Looking ahead, Sperduti says he wants a restaurant — “a small 30-seater” — at some point, but right now he really enjoys the more relaxed pace that his private cooking gig offers. “I’m not sure about the 80-hour week at a restaurant,” he says with a smile. “Sometimes I want to go fishing or foraging.” As he makes plans, he recognizes that his experience in the many facets of the culinary industry has seen him draw on his time at Conestoga.

“I can tell you that I have used every single thing that I was taught in that one year,” he says. “I already knew the basics of cooking, and I think I had a good work ethic, but I learned time management and everything from proper ratios, using a computer and writing menus to baking bread and icing a cake. I’ve used it all.”

“I can tell you that I have used every single thing that I was taught in that one year,” he says. “I already knew the basics of cooking, and I think I had a good work ethic, but I learned time management and everything from proper ratios, using a computer and writing menus to baking bread and icing a cake. I’ve used it all.”


20 Questions for Chris Sperduti

Best thing you’ve ever eaten?
Chris Sperduti:
A simple pizza bianca and prosciutto sandwich in Rome. They sliced an entire pizza bianca (pizza with only olive oil and a bit of herbs, usually rosemary, on it) in half like a bun and filled it with only prosciutto! Then they cut off a chunk whatever size you want. It melted in my mouth.

Other career you could have pursued?
Wind farm technician. I got accepted to that course also, but I chose culinary.

Favourite beverage?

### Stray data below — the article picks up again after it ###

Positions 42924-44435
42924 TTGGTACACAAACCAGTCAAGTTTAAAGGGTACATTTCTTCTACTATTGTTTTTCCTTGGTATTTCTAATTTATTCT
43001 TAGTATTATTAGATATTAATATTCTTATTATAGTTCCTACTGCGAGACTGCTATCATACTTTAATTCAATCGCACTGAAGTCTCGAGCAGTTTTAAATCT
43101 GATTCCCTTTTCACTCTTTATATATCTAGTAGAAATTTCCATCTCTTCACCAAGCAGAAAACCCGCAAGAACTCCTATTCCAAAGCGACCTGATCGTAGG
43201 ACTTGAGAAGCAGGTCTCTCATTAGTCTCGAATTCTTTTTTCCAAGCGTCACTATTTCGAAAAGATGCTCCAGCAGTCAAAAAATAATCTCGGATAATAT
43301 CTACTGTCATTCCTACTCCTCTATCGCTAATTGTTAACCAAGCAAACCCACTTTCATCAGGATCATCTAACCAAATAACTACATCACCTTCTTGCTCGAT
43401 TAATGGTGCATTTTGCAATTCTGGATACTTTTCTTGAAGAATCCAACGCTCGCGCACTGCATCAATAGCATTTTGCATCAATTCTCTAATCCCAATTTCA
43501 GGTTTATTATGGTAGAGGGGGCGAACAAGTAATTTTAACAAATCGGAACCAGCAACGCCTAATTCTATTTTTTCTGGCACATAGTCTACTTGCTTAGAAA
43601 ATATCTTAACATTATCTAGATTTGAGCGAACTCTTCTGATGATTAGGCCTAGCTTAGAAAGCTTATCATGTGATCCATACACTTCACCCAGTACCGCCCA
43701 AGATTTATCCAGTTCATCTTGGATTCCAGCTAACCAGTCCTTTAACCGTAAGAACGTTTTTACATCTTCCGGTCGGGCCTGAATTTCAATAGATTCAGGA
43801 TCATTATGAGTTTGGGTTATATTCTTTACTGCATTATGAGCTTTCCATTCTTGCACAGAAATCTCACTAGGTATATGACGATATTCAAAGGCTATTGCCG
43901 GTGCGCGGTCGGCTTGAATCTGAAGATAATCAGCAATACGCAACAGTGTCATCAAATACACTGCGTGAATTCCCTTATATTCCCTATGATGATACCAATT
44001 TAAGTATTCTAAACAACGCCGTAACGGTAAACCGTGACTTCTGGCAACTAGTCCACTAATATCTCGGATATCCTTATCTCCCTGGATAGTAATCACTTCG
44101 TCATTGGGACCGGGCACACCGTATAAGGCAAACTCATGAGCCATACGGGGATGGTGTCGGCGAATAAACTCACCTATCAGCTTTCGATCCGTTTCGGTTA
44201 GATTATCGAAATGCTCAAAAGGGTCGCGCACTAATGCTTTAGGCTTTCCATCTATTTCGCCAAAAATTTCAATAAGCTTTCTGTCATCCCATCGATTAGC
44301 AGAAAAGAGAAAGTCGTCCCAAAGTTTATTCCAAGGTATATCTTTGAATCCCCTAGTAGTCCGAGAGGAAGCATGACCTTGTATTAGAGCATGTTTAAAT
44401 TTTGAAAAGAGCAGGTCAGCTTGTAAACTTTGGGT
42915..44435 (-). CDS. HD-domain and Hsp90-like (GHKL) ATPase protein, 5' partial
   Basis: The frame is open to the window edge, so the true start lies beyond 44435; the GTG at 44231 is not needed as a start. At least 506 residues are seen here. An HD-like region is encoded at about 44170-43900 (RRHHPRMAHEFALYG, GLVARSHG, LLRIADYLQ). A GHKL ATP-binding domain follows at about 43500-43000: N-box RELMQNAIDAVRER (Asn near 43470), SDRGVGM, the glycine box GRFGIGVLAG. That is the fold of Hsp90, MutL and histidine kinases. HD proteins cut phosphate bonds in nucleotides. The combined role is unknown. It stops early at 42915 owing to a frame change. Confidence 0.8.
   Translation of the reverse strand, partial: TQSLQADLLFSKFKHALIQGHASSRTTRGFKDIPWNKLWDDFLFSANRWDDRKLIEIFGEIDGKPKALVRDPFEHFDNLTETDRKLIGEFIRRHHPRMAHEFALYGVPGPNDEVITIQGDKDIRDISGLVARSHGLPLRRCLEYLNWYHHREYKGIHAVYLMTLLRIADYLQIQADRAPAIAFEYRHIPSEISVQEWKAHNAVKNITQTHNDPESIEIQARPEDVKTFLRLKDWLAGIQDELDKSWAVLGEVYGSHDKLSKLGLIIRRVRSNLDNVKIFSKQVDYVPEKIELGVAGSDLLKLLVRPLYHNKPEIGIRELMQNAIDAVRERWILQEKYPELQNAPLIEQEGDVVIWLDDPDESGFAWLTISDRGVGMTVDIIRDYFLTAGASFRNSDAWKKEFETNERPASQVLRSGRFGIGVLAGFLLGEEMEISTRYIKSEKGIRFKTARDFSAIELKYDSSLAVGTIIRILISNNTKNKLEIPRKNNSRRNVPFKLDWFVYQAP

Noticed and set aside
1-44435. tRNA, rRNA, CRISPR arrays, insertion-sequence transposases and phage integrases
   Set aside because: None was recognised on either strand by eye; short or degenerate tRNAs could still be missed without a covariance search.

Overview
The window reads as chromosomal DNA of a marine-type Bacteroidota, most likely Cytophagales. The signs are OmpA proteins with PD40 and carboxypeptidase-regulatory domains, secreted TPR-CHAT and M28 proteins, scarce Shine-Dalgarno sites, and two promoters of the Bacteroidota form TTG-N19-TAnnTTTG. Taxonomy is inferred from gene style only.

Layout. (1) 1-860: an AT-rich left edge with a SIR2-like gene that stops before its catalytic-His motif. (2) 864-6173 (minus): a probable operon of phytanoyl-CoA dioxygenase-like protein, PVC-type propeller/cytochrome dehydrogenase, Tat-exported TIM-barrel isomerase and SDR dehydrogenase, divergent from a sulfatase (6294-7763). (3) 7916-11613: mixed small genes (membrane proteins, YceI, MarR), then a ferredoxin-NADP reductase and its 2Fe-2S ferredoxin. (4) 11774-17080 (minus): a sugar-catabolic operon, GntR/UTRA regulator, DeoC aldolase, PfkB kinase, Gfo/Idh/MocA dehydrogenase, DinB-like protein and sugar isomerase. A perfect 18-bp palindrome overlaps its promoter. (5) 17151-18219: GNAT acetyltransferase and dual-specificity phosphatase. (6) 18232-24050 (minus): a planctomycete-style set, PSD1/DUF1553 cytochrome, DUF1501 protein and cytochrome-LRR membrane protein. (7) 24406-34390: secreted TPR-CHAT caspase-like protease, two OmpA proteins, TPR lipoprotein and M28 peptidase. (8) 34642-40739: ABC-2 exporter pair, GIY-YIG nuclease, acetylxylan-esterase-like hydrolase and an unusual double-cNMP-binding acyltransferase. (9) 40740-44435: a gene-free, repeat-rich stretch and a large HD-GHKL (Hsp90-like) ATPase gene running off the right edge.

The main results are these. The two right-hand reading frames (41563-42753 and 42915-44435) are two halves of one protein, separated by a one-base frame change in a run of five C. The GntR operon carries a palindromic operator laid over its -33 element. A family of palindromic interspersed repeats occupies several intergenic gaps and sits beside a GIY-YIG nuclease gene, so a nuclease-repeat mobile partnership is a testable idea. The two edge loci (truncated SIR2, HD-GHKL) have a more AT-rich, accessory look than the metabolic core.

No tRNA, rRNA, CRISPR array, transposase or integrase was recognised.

Non-alcoholic: Snapple peach ice tea for the win. Alcoholic: Margarita.

Chef you’d most like to meet?
Corrado Assenza from Caffé Sicilia in Noto, Italy (southwest of Syracuse).

Best footwear (for the kitchen or otherwise)?

Favourite “international” food in Waterloo Region?
Rainbow Caribbean in downtown Kitchener.

Greatest failed recipe?
“The Deconstructed Bloody Caesar.”

Something that gives you great pleasure?

A favourite teacher you’ve had?
Chef Philippe Saraiva at Conestoga.

Do you ride a bike?
I ride a Trek hybrid bicycle and 2004 Harley Davidson Dynaglide trike, 1450cc.

A moment in your life you’d like to have back?
The moment I decided to be a roofer.

Favourite band?
The Hip.

Who would you like to cook for?
My late father. His passing made me start this culinary journey.

The thing you wish for Waterloo Region?
A permanent food-truck parking lot where food trucks park all year round and get slammed at lunch time. Close second would be more bike lanes!

Go-to late-night snack?
Always chocolate.

Best thing about being a chef?
Making people smile through food!

Most dumbest purchase you’ve ever made?
That’s the hardest question I have ever been asked. I can’t even answer it.

Favourite city?
Portland, Oregon.

TV chefs who annoy you?
Guy Fieri.

Would you describe yourself as sweet or savoury?


  • Peter Mazzuchin

    Chris, your journey epitomizes that of a caterpillar than blossoms as a Butterfly! May you continue to learn, grow and savour each defining moment as you keep inspiring smiles through your culinary passions! God Bless 🙂

  • Matthew Worden

    Thank you for sharing Chris’s story, albeit so well in your usual fashion Andrew. I had the pleasure of working with Chris at bloom. he is a good man with a bright future. Keep going Chris!


  • Paul Mazzuchin

    Chris you’re a chef extraordinaire. Your dad is not only proud of you, but happy with your remarkable achievements and oh so bright future. Congrats on your stellar culinary career, making clients smile and perhaps just as importantly, thank you for being a gentle caring man and human being. You rock. Paul Mazzuchin